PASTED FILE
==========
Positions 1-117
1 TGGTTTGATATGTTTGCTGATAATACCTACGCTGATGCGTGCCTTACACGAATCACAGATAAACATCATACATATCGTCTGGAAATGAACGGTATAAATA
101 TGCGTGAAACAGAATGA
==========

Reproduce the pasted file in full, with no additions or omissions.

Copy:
Positions 1-117
1 TGGTTTGATATGTTTGCTGATAATACCTACGCTGATGCGTGCCTTACACGAATCACAGATAAACATCATACATATCGTCTGGAAATGAACGGTATAAATA
101 TGCGTGAAACAGAATGA